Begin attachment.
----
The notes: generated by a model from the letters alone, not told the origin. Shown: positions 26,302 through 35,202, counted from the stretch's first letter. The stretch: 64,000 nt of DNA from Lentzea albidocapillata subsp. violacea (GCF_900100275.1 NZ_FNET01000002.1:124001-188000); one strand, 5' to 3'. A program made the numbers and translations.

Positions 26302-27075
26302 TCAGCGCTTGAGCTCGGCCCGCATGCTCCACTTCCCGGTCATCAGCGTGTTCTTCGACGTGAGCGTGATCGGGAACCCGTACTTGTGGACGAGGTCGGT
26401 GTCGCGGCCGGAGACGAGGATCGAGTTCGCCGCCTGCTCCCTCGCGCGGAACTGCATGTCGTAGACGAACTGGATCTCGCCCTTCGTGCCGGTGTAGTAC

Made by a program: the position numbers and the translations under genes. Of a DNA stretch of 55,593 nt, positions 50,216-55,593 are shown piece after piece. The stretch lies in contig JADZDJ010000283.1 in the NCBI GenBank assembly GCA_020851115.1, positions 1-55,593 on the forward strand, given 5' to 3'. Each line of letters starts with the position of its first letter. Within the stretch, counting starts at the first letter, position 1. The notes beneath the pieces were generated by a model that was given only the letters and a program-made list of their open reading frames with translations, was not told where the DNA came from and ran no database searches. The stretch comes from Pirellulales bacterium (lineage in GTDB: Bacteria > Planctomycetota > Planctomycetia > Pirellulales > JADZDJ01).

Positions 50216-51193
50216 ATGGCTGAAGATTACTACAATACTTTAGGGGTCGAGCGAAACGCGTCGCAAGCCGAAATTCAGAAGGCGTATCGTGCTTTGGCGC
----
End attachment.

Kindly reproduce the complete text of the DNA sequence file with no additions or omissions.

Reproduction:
The notes: generated by a model from the letters alone, not told the origin. Shown: positions 26,302 through 35,202, counted from the stretch's first letter. The stretch: 64,000 nt of DNA from Lentzea albidocapillata subsp. violacea (GCF_900100275.1 NZ_FNET01000002.1:124001-188000); one strand, 5' to 3'. A program made the numbers and translations.

Positions 26302-27075
26302 TCAGCGCTTGAGCTCGGCCCGCATGCTCCACTTCCCGGTCATCAGCGTGTTCTTCGACGTGAGCGTGATCGGGAACCCGTACTTGTGGACGAGGTCGGT
26401 GTCGCGGCCGGAGACGAGGATCGAGTTCGCCGCCTGCTCCCTCGCGCGGAACTGCATGTCGTAGACGAACTGGATCTCGCCCTTCGTGCCGGTGTAGTAC

Made by a program: the position numbers and the translations under genes. Of a DNA stretch of 55,593 nt, positions 50,216-55,593 are shown piece after piece. The stretch lies in contig JADZDJ010000283.1 in the NCBI GenBank assembly GCA_020851115.1, positions 1-55,593 on the forward strand, given 5' to 3'. Each line of letters starts with the position of its first letter. Within the stretch, counting starts at the first letter, position 1. The notes beneath the pieces were generated by a model that was given only the letters and a program-made list of their open reading frames with translations, was not told where the DNA came from and ran no database searches. The stretch comes from Pirellulales bacterium (lineage in GTDB: Bacteria > Planctomycetota > Planctomycetia > Pirellulales > JADZDJ01).

Positions 50216-51193
50216 ATGGCTGAAGATTACTACAATACTTTAGGGGTCGAGCGAAACGCGTCGCAAGCCGAAATTCAGAAGGCGTATCGTGCTTTGGCGC